A couple of weeks ago someone asked me to explain the biggest challenge in teaching math to students of any age. He mentioned he is not a math person and as a result always struggled with it, as did many of his friends.
The toughest cases that I’ve worked taught me that all people are pre-wired for math because they reason and use logic every single day of their lives. We are constantly running complex algorithms to make decisions and conclusions in situations that deal with friends, family, sports, and other challenging and high pressure situations. Essentially, people are practicing and getting tested in math every day, several times a day, without knowing it.
So if lack of wiring for math isn’t the problem, then what is?
What if the problem has nothing to do with the teaching and learning of math? What if the problem is unrelated to math?
For the last 10 years, I have been working with math students from 10 to 50 years old. I have worked with students in a variety of circumstances, including: private coaching, classroom, workshops, and small group. The stakes were varied and included: scholarships, graduation requirements, grades, and jobs. Often times, these situations were of critical urgency with little time to achieve the goal – one time I only had 2 weeks to help a student double their score on an entrance exam in order to start that fall.
A few years into teaching math, I pursued a masters degree in psychology focused on executive coaching because I felt it would be the most helpful on my journey to helping people grow their abilities in math, business, or life. When I needed to practice executive coaching for my course work, I turned to my students. They were my young “executive” clients who facing challenges in math. It was the practice of executive coaching that lead me to discover the biggest barrier to learning to learning math.
The single most important factor to learning math was something that holds us back in so many other areas of life – confidence.
When I work privately with students, I always spend the first several sessions addressing confidence and the limiting beliefs that erode it. In those first few sessions, I draw out their most powerful negative thoughts and limiting beliefs so that I can challenge them directly. I start by breaking up their limiting beliefs into smaller thoughts that I can disprove one at a time. But that’s not enough because as we know, seeing is believing.
Next I show them that they can do math by identifying their skill level, giving them a relevant problem to solve, and increasing the challenge one degree at a time until they achieve their first breakthrough. This is where their confidence starts to build. It is only after I have put a dent in their limiting beliefs and caused them to start doubting some of their negative thoughts that we can really begin to work on math. Any efforts to help my students learn math before that is a waste of everyone’s time. In all of my experience working with math students, I have learned that if I address confidence first, I position my students for significant growth and development in math.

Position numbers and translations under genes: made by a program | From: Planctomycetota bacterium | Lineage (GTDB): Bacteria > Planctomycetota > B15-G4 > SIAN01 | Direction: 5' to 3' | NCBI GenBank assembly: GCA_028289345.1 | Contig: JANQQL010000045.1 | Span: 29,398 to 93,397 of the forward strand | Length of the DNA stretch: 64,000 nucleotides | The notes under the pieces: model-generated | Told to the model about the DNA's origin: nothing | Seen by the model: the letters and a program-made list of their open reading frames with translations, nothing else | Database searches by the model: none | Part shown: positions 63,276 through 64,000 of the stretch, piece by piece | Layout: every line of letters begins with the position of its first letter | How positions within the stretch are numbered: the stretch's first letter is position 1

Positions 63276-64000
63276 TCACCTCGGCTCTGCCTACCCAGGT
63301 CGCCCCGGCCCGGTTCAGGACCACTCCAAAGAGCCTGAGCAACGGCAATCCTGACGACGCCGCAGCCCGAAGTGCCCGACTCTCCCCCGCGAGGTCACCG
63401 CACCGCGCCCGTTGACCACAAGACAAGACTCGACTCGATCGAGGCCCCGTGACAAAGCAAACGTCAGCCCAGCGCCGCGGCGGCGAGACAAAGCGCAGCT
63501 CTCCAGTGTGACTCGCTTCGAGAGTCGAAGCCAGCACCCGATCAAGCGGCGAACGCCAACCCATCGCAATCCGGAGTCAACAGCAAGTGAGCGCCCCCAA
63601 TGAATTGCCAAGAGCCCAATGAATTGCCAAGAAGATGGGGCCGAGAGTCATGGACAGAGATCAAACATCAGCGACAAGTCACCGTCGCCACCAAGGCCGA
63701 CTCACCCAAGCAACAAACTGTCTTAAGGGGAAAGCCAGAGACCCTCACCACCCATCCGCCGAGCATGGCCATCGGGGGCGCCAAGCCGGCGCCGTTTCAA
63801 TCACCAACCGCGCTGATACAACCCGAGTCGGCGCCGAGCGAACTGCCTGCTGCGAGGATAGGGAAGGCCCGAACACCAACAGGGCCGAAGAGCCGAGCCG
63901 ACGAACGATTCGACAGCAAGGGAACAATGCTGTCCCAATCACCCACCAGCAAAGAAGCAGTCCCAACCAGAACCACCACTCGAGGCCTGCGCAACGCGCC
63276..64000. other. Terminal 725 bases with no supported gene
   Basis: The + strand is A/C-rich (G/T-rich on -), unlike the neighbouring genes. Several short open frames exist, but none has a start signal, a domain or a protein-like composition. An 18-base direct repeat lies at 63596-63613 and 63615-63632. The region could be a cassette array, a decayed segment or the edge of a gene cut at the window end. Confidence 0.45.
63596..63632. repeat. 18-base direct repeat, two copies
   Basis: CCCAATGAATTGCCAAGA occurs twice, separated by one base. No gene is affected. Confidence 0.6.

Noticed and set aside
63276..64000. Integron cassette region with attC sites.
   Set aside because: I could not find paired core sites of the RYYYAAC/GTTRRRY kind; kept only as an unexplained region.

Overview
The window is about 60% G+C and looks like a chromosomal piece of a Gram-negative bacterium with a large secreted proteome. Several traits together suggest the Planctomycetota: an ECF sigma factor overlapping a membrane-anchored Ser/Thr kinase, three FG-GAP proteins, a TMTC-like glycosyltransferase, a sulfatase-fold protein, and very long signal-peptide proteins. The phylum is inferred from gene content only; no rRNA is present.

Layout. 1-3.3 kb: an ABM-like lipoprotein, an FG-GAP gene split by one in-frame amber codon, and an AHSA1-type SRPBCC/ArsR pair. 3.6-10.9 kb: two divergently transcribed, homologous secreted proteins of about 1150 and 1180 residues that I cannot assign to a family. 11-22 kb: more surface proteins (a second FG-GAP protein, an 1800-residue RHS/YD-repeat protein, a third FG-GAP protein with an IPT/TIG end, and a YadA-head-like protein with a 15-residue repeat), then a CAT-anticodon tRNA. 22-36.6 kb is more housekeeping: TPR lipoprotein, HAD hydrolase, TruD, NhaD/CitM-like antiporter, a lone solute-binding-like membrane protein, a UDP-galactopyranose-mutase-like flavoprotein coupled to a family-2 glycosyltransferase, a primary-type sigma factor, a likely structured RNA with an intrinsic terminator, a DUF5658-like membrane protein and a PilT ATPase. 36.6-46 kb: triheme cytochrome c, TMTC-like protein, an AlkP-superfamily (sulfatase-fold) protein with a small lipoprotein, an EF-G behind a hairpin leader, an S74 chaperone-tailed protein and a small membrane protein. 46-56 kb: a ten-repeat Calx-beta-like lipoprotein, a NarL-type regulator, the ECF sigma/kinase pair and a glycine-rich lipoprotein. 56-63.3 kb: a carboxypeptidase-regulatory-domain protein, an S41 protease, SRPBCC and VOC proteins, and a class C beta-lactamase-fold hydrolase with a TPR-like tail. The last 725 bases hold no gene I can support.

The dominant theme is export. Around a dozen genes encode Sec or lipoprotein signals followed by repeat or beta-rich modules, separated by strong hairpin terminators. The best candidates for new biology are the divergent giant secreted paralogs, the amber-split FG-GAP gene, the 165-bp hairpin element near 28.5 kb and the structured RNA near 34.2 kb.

Looking ahead and more broadly I believe we can thoughtfully design math curriculum and pedagogy to incorporate confidence-building language, growth mindset, and comfort with failure.
I envision a classroom culture where we celebrate and learn from failure, we encourage and reward improvement, and finally, where students look forward to increasing challenges.
I’ll leave you with this. If you are looking to make breakthroughs and drive massive growth in your classroom, here are a few strategies I applied in my classrooms to build confidence and drive a growth mindset:
- Fist bumps and high fives if you raised your hand and got the answer wrong – ALL THE TIME. Consistency is key! If you celebrate failure, eventually students will learn to not fear it so much. This opens the door to learning from failure.
- When students did work on the board, I showed no interest in the final answer. I asked them present their thought process and work before they even mentioned their answer. If their process and approach was sound, they got a high five or fist bump, whether the final answer was right or wrong. If the answer was wrong, I asked them to find and fix the error while another student started presenting their work.
- Students received a grade bonus if they averaged a growth rate of 5% from quiz to quiz; the class received a grade bonus if the average class grade grew at an average rate of 5% from quiz to quiz, test to test. These bonuses were implemented to encourage individual performance and supporting your classmates to achieve a class goal that benefits all.
Thoughts, comments, questions? Share them below!